In Medellin a few weeks ago in a workshop held following my keynote address at the Latin American Workshop on Software Engineering and Knowledge Engineering (JIISIC)  one of the first questions I received was: 

                        How does SEMAT relate to SWEBOK?   

I answered by focusing on the fact that Essence is small.  It contains only the essentials required on all successful software engineering endeavors and it includes no practices. SWEBOK, on the other hand, is large and covers many best software engineering practices. 

This past week I decided to go back and refresh my understanding of SWEBOK.   Part of my motivation was based on the question I received in Medellin, but I was also motivated because recently there has been some criticism of Essence (the first product of the SEMAT community) because of its lack of emphasis on software engineering architecture and testing practices. 

What immediately struck me in the preface to the  SWEBOK guide (2004 Edition) was the phrase:

“the emphasis of the guide is placed on the construction of useful software artifacts.”    

SWEBOK focuses on best practices in software engineering knowledge areas including requirements, design, construction, testing, maintenance, configuration management, software management, process, tools, methods, and quality.   Clearly these are all essential areas software engineering practitioners should know.   

SWEBOK, like SEMAT,  intentionally does not address rapidly changing technologies such as programming languages.  SEMAT, however, unlike SWEBOK, has intentionally  not focused on the construction side of software artifacts. 

So why did the SEMAT volunteers make this choice?

While constructing useful software artifacts is clearly an essential competency all software practitioners need to know, experience has shown that a project’s true progress and health cannot be measured by work products (or artifacts) alone.  It is the essentials of project success that transcend the work products themselves, such as ultimate stakeholder satisfaction,  where SEMAT places its focus. 

As an example, a key goal of the Essence kernel is to guide practitioners in asking the right questions that can help their team focus on what is most important right now leading to ultimate endeavor success.   While all software practitioners need appropriate skills in producing useful software artifacts, they also need appropriate skills in making critical on the job decisions related to the progress and health of their overall endeavor.  When you look at it this way, SEMAT and SWEBOK just might make a  perfect marriage. 

by Paul E. McMahon

There has been quite a bit of discussion recently about why we need SEMAT, or more specifically the Essence kernel which is the first product of the SEMAT community.

This past week I gave a keynote address at the Latin American Workshop on Software Engineering and Knowledge Engineering (JIISIC) held at the University de Medellin, in Medellin, Columbia– a great city to visit and a great University full of friendly bright students eager to learn.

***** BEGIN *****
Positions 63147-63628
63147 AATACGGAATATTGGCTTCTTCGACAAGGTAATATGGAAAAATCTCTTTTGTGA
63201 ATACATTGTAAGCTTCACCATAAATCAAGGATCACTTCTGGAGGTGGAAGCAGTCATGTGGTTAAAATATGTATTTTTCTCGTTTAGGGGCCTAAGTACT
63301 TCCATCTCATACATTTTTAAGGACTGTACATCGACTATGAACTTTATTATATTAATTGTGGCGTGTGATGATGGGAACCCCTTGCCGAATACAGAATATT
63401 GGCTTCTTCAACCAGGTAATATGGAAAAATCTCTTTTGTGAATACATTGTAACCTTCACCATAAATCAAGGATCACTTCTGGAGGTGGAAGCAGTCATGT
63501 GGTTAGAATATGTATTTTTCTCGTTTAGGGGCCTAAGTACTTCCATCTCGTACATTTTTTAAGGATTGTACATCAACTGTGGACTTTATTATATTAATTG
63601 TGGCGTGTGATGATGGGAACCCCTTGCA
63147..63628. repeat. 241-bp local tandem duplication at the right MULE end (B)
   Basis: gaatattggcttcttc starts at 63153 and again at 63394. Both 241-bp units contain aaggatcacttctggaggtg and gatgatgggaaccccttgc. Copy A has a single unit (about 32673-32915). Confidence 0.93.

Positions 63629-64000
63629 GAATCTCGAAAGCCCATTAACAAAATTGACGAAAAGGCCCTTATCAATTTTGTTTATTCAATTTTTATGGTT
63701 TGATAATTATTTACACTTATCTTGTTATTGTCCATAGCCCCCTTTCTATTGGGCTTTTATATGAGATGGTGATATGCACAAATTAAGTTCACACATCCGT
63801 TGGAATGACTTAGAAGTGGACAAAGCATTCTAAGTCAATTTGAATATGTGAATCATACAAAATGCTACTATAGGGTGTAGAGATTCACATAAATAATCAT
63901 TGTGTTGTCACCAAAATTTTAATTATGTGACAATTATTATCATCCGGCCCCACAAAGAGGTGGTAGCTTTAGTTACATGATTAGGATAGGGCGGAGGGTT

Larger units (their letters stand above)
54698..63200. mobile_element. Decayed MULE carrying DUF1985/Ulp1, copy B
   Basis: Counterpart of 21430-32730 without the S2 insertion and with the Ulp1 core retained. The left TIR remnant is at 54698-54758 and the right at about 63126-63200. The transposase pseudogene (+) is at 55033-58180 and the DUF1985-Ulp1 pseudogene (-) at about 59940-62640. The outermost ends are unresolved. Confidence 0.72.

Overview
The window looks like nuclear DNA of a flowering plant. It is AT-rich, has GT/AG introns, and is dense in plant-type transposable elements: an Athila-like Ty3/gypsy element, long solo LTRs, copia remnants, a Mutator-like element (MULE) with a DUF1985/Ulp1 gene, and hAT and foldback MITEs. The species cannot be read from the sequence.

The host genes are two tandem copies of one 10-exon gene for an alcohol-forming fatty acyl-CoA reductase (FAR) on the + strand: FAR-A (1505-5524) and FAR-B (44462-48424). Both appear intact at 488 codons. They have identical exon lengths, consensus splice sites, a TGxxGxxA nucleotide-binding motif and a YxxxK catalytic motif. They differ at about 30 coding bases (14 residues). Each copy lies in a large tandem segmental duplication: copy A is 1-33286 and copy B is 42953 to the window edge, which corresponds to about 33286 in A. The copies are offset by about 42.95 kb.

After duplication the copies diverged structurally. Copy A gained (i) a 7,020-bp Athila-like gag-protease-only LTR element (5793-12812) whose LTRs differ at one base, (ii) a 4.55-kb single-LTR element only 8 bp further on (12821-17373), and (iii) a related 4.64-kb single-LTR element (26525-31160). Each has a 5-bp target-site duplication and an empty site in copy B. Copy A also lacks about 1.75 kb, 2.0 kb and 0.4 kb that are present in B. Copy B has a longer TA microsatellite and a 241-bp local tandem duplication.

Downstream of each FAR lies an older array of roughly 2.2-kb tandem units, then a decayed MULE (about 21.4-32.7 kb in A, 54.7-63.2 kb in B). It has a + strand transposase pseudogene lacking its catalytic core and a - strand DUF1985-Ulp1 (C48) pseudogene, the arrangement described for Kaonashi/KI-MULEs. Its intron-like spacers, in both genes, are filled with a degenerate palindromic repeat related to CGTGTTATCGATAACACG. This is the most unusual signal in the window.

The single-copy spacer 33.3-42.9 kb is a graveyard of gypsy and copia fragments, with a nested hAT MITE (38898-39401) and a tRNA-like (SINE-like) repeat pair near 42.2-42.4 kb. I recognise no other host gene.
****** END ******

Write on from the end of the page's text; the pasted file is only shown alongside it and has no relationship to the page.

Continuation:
Because I view the question above as a key challenge the SEMAT community must address, I decided to focus my Medellin presentation specifically on this topic.

But before I tell you more about what happened in Medellin, let me tell you a little more about the challenge SEMAT faces. The goal of SEMAT has always been to produce a common ground kernel that we all can agree is essential to all software engineering endeavors. But many people– including some of SEMAT’s own volunteers– have recently questioned how the Essence kernel is any better than Scrum, or the CMMI, or any other method an organization chooses to use.

A few months ago Capers Jones was asking questions related to comparing the SEMAT approach with other well known methods, and in the workshop held after my presentation in Medellin last week one of the first questions I received was about how SEMAT compared to SWEBOK, The Software Engineering Body of Knowledge.

In Medellin I decided to take a different approach to explain what Essence is, and why you should care. For the first twenty minutes I didn’t talk about SEMAT or Essence at all. Rather I talked about the problem the software community faces today as I have observed many organizations spending literally millions of dollars each year on process improvement efforts that too often fall short of their goals.

In my presentation in Medellin I provided a number of common patterns I have observed that can help us understand why many organizations, regardless of their chosen approach to improve– Scrum, CMMI, Lean, Lean Six Sigma, RUP…– fail to gain and sustain the improvements they seek.

I challenged what many of us have been taught and what many organizations continue to do today related to collecting large data samples before acting on improvements. And I gave examples of a much simpler and faster way to determine where the real pain points are in an organization.

Once you know where the pain is the next step is to figure out how to resolve it in a lasting way.

And this is where I explained what Essence offers that can help any organization have a much better chance of achieving their improvement goals in a way that is lasting, and they can continue to build on in the future.